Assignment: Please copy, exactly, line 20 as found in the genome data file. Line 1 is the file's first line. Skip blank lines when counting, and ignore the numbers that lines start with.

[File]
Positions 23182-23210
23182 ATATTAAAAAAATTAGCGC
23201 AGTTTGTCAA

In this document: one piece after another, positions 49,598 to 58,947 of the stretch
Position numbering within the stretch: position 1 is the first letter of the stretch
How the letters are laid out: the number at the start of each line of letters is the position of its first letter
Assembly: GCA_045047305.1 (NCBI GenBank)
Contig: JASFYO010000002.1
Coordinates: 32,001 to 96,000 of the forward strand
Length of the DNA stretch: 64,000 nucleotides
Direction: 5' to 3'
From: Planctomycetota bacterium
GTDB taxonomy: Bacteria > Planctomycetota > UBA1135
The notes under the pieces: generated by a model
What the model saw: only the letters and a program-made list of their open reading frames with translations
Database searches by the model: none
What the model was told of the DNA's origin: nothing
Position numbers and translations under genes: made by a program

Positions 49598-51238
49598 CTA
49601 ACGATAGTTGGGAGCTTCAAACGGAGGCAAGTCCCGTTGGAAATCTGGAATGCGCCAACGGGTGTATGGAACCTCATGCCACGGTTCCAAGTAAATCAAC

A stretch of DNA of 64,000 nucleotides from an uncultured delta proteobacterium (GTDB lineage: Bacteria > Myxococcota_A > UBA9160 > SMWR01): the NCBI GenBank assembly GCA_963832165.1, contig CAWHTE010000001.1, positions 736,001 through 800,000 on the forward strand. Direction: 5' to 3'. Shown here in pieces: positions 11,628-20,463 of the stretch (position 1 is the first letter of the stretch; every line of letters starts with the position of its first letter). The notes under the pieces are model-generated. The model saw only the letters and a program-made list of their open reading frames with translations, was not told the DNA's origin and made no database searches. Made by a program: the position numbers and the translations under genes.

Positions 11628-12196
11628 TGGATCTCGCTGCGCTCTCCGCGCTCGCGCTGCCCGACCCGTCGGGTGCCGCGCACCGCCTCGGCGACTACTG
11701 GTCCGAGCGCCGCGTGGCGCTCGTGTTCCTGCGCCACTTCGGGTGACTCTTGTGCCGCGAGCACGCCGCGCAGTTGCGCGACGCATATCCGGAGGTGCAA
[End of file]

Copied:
49598 CTA